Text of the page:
How to treat hives in children
Has your child broken out in an itchy rash? If so, it could be a case of hives. Fortunately, hives are usually harmless and temporary. If your child has hives, follow these tips from dermatologists to help care for your child at home.
Most hives go away on their own in a few days or weeks. During this time, you can often relieve the itch and discomfort at home with these tips from board-certified dermatologists.
If you’re seeing a dermatologist for treatment, these tips can also be help reduce your discomfort.
Try not to scratch: This can be difficult as hives are notoriously itchy. When you stop scratching, you stop irritating your skin.
If you have brown or black skin, not scratching also helps to reduce your risk of developing dark areas on your skin, which can appear after the hives clear, and often last much longer than the hives themselves.
Ease the itch: When your skin starts to itch, any of the following can bring relief:
- Apply a cool compress to your itchy skin. To make a cool compress, run a clean washcloth under cold water to get it wet. Wring out the washcloth so that the water doesn’t drip. Then place the wet, cool washcloth on the itchy skin. Leave the washcloth on the itchy area for 10 to 20 minutes.
- Spread an anti-itch cream (or lotion) on the itchy skin. Be sure to follow the directions. If your dermatologist has prescribed one, be sure to use it.
- Add colloidal oatmeal to a bathtub of lukewarm water and soak for the time recommended on the package.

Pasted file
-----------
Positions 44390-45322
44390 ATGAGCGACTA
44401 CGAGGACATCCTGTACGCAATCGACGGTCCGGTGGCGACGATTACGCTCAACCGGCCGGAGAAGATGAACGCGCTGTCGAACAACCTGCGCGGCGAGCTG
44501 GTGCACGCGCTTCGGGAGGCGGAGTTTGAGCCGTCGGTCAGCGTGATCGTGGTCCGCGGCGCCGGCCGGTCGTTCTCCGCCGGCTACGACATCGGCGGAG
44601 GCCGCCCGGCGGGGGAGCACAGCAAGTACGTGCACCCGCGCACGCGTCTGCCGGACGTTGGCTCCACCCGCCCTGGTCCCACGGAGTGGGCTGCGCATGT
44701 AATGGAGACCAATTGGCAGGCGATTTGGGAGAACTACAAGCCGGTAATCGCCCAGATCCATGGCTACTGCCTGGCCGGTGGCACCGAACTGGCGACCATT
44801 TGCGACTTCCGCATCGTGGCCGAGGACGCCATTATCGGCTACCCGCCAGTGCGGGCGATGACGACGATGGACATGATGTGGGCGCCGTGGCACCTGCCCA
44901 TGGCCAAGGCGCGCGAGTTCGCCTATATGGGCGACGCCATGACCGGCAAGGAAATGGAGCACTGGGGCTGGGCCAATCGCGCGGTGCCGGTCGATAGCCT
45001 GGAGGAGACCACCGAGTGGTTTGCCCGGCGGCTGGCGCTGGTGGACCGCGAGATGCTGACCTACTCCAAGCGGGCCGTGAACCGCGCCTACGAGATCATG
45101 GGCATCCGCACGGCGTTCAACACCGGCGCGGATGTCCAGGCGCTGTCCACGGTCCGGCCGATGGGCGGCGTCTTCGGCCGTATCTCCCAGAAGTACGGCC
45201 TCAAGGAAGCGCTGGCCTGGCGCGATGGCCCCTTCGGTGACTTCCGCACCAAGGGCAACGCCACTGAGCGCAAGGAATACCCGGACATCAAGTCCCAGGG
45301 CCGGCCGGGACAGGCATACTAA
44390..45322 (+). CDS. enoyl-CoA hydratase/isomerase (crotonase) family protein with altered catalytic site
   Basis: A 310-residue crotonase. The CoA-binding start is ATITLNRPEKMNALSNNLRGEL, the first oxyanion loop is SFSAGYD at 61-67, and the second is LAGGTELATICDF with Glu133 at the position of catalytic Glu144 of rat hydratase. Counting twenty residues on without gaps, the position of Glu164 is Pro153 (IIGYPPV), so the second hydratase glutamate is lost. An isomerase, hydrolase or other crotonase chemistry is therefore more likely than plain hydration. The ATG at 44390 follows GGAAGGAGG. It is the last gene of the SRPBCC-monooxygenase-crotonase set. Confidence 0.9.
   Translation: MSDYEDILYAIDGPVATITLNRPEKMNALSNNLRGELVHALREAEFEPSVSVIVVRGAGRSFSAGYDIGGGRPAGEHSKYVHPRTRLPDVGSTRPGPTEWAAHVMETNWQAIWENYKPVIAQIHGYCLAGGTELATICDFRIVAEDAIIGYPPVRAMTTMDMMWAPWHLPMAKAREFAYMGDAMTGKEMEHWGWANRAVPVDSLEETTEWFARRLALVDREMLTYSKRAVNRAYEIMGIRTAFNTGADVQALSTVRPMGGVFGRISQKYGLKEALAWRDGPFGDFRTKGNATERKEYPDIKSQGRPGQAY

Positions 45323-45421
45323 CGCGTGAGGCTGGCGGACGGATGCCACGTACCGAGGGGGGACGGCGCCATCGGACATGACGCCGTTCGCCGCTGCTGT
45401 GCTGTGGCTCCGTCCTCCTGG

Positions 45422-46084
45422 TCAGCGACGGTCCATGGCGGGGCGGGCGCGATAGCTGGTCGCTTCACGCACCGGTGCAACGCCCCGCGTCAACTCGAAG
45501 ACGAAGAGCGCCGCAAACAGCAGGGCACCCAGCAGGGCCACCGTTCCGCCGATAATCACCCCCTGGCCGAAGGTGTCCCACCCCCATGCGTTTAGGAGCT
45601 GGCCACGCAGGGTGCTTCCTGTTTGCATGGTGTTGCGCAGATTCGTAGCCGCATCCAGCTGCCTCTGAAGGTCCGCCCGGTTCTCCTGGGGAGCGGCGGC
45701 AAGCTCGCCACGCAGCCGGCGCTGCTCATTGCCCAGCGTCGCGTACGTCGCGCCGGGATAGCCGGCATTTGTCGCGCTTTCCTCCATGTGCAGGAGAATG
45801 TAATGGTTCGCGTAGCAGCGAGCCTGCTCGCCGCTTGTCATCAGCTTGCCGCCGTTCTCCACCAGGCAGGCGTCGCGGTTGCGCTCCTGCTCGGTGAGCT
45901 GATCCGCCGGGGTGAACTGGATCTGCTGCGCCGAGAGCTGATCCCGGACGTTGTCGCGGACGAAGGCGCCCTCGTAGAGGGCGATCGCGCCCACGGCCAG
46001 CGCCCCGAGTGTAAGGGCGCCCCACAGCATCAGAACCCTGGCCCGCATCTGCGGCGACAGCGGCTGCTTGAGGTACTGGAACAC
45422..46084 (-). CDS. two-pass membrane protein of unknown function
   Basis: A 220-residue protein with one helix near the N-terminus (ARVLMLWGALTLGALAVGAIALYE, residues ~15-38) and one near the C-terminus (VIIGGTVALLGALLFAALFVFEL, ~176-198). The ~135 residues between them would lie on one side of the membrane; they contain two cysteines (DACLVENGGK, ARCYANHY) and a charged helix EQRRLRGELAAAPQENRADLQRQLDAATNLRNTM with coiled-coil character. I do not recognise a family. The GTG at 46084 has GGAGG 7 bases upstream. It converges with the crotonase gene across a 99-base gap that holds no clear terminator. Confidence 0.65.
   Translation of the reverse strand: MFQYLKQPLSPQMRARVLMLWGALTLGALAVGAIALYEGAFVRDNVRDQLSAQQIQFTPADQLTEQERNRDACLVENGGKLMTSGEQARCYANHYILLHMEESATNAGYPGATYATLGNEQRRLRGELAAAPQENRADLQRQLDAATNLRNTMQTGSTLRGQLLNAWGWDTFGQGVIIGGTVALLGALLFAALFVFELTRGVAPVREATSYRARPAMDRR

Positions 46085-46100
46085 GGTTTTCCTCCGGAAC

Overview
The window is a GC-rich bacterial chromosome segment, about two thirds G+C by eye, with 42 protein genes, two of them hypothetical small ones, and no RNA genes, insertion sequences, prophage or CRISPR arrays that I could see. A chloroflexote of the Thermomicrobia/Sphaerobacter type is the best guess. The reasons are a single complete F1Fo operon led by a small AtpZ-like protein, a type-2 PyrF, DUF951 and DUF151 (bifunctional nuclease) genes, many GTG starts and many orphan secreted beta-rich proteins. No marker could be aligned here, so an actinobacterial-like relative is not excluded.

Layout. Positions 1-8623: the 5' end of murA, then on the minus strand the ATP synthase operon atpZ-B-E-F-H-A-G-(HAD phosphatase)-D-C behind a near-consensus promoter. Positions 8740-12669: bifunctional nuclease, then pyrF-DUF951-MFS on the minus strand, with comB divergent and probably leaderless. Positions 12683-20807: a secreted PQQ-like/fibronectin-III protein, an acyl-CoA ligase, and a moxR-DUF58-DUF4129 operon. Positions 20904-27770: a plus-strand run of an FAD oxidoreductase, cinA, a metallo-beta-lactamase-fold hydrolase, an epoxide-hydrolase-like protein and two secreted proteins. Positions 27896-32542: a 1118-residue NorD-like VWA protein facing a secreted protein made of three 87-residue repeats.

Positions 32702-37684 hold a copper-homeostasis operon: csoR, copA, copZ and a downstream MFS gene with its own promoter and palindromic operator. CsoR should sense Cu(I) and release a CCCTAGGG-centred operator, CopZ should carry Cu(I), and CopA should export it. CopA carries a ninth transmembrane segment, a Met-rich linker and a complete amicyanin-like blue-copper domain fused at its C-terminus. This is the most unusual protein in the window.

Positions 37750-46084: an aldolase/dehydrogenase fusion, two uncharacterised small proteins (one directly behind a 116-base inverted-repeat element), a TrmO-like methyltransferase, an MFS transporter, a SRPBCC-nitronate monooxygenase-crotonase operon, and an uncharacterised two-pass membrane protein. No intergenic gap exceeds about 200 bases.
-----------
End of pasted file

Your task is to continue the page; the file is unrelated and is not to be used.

Wear loose-fitting, 100% cotton clothes: This can reduce the irritation on your skin.
Use lukewarm water when taking a bath or shower: When bathing, you want to be very gentle with your skin. Avoid rubbing the itchy skin with a washcloth, loofah, or mesh sponge. It’s best to apply your soap or cleanser by gently putting it on your skin with your hands.
Wash with a gentle, fragrance-free soap or cleanser: Make sure that you use a fragrance-free product rather than an unscented one. An unscented product contains fragrance that’s been covered up so that you cannot smell it. Because an unscented product contains fragrance, it can still irritate your skin.
If you have long-lasting hives or you get hives frequently, keep a journal: Hives develop for many reasons, so it can be difficult to figure out what’s causing them. Keeping a journal may help you find the cause. If you can avoid what’s causing the hives, you can prevent new hives.
You want to jot down the following:
- Date and time the hives started
- What you were doing before the hives began
- Foods and drinks you recently had
- Medications you recently took, including aspirin, ibuprofen, and any prescription medications
- If you recently felt overheated or sweat heavily
- What you were wearing and carrying
- If you’ve been feeling stressed
Keep learning about hives: If you’ve had hives for six weeks or longer, you have a condition called chronic hives. Learning more about hives can help you manage this challenging condition. You’ll find more information about chronic hives at:
Paula Ludmann, MS
Rajiv Nijhawan, MD, FAAD
Dara Spearman, MD, FAAD
Last updated: 9/28/21